Tag Archives: Richardson LSAT

Toronto Mastering The LSAT Preparation Courses

John Richardson – Mastering The LSAT  – Toronto, Canada – 416 410 7737

Put 30 Years of LSAT Teaching Experience and Law School Admissions Consulting To Work For You!

The only complete LSAT and Law School Application Course!

New Law School Preview Program – Everything you need to know about law school and how to succeed!


Who: John Richardson – Author: Law School Bound and Mastering The LSAT (of the bar of Ontario)

Where: University of Toronto – St. Michael’s College

When: Multiple start dates – Courses starting on any of:  November 16, 23, 30

Continue reading

Personal “Early Bird” LSAT Prep Start

McMaster Pre-Law Society - Wine and Cheese

 

“Hello John,

Your one piece of advice was more meaningful than any part of the ______  course. I am so thankful that I had the opportunity to talk to you that day.

If you are at all available to meet for one day in Toronto to discuss an overview of general approaches to the LSAT, I think it would be extremely helpful. Please let me know if you are able to meet in January and at what cost it would be.”

______________________________________________________________________

“Hi John,
I just wanted to send you a quick email to say thank-you for a wonderful session this Sunday.  I really found it helpful to have some one on one time with you.  It was so insightful to work with you and learn from your experience.  I would be interested in another individualized session that could address my needs.
I have been working through the materials on my own, but have not seen the same results that I had with you.  I know that there is a session in March, but I would be interested in seeing you before then”
_________________________________________________________________________

Personal “Early Bird Start”:

For  people  taking the June 12, 2012 LSAT we are offering you the  opportunity of a “Personal Early Bird Start”. What does this mean?

You are invited to take a three  hour private session featuring:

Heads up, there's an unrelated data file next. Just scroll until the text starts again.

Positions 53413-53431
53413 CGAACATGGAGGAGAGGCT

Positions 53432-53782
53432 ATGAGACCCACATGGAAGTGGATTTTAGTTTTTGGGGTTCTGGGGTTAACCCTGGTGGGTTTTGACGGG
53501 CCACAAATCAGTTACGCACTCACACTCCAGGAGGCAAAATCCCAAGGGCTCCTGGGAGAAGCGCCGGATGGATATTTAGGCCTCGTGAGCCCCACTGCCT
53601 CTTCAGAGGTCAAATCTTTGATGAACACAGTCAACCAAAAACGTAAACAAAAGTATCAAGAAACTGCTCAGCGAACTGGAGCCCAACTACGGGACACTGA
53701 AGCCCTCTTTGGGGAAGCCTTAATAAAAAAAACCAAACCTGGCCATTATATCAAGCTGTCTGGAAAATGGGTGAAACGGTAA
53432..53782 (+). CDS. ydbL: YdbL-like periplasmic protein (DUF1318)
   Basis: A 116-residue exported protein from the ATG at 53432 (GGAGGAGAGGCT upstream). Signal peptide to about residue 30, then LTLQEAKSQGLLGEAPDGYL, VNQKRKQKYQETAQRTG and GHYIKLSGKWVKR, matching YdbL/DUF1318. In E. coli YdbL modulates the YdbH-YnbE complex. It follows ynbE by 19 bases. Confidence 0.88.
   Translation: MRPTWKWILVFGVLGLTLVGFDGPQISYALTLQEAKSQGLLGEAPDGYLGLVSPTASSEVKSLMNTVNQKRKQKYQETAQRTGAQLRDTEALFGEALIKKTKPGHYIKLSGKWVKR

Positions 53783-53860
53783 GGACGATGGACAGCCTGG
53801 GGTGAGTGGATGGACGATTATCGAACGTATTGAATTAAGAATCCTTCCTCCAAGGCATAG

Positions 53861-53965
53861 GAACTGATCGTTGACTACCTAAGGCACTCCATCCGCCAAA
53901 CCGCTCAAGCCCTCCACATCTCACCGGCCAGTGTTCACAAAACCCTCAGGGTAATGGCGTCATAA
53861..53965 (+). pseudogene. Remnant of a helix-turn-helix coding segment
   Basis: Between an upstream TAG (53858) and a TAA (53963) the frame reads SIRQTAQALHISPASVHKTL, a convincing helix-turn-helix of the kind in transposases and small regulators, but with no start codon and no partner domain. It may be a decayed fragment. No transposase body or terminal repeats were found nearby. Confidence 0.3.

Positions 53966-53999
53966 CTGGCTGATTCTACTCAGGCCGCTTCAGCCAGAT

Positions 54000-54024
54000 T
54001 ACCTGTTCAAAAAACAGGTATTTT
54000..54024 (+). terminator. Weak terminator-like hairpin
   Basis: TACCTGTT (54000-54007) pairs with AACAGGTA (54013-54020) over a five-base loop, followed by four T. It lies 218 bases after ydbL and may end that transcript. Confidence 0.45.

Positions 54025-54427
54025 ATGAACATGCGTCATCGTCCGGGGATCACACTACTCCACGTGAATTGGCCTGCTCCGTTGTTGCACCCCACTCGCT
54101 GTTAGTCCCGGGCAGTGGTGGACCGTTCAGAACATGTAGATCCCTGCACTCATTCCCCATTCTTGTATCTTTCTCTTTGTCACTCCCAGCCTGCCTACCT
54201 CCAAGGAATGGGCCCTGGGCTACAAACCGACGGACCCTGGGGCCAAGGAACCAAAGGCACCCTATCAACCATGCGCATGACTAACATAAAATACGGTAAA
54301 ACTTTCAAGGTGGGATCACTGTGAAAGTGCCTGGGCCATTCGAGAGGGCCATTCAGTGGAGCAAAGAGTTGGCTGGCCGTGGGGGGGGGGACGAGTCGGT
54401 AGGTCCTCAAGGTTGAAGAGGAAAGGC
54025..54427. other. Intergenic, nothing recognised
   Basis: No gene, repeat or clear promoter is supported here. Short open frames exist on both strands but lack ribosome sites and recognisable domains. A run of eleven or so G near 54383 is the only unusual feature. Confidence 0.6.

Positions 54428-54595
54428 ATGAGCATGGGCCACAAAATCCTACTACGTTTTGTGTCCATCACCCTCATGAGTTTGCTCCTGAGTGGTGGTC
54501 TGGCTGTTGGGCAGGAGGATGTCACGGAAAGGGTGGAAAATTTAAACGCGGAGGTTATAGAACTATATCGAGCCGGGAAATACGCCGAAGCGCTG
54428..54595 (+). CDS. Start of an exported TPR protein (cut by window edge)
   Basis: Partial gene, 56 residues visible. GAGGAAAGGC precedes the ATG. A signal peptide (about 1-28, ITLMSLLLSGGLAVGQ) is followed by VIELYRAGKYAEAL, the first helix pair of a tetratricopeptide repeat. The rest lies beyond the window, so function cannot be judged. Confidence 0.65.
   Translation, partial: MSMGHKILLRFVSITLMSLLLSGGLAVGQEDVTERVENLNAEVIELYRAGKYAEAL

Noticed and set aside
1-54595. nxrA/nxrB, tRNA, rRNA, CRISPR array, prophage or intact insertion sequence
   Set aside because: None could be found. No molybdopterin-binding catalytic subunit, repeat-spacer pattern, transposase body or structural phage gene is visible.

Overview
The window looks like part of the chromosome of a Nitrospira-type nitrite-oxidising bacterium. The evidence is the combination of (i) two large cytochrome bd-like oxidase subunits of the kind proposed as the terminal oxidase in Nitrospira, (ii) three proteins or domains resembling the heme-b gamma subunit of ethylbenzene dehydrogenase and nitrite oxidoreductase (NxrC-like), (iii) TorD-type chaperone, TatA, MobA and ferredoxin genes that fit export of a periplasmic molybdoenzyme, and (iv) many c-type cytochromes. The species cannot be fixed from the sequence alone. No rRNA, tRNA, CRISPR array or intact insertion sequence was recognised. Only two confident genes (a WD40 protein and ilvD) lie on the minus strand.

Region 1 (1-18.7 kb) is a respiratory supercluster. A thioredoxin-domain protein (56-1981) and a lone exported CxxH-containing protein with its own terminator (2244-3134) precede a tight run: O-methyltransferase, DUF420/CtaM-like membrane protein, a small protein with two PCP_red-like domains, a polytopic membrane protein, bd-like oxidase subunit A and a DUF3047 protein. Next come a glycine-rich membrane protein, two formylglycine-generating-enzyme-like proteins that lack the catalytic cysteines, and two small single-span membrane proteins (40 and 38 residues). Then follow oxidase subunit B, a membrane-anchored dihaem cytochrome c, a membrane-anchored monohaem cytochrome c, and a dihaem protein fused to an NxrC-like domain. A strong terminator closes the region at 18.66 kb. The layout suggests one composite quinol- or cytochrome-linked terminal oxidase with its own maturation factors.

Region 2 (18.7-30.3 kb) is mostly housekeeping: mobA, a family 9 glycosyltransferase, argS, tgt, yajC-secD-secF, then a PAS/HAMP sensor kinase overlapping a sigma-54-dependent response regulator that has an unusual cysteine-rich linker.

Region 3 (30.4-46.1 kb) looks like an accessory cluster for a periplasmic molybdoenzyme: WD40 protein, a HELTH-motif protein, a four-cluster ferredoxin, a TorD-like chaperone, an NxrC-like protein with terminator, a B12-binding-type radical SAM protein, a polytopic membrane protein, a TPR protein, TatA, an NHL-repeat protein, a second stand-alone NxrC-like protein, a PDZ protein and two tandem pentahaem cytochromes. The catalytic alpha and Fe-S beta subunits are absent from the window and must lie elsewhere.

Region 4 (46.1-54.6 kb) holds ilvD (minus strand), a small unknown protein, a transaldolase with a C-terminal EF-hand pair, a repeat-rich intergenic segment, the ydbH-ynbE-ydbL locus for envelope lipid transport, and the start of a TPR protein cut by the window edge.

- Pre-Law Counseling

- Areas of Pre-LSAT Prep that may be appropriate for you

- Early Bird LSAT Logic Games and Logical Reasoning start

- anything else  that you want to talk  about

This may be done in a live meeting in downtown Toronto or  over the telephone. It  is  scheduled at a time that works for  you.

The cost  is an additional $250 over the cost of the Mastering The LSAT program. In other words the cost  of the Mastering The LSAT program with the “Personal Early Bird”  start is $999 + $250 = $1249.

The personal “Early Bird Start  is available without the taking the Mastering The LSAT course for $499.

To schedule your Private “Early Bird” Start call  416 410 7737.

Note: This is also available as a small group session – a group of friends, etc.

Why Reading Comprehension is Underemphasized in LSAT Prep, and What You Can Do about It

Guest Post by Kyle Pasewark of Advise In Solutions

A few weeks ago, I spoke with John Richardson, who teaches LSAT prep in Toronto, about doing a blog post for our sites on why most LSAT prep courses—and their marketing material—tend to underemphasize reading comprehension.

Things have been a little busy lately, but sometimes delay is a good thing.  In this case, it allowed me to have lunch with Elise Jaffe, a former law firm colleague who is now the pre-law advisor at Hunter College in New York City.  Elise and John are always insightful and, while this post is my view, it owes a lot to those conversations. Continue reading

Opportunities To Study Law – The Trend Is Your Friend

Opportunities To Study Law


Most people go to law school because they want to become a lawyer. Pre-law students spend much of their time asking the answerable question of: what are the chances of getting into law school? Furthermore, they worry incessantly about Canadian law school rankings. Yet, many pre-law students in Canada are unaware of the range of opportunities available to them. The purpose of this post is to (at the very least) make you aware of the range of opportunities available to  you. It is NOT to give specific advice about programs. Remember that the “trend is always your friend”. Think about my predictions. A global legal practice is becoming the rule rather than the exception. Continue reading

Thoughts on LSAT Preparation – Let’s call it the “READ” test

Renaming The LSAT – Let’s call it the “READ” Test


Principle: The best acronyms should be descriptive acronyms!

What does the acronym “LSAT” stand for?

LSAT is an acronym that stands for “Law School Admission Test”.

The LSAT is:

- a four letter word;
- a barrier between you and the law school of your choice (or perhaps any law  school)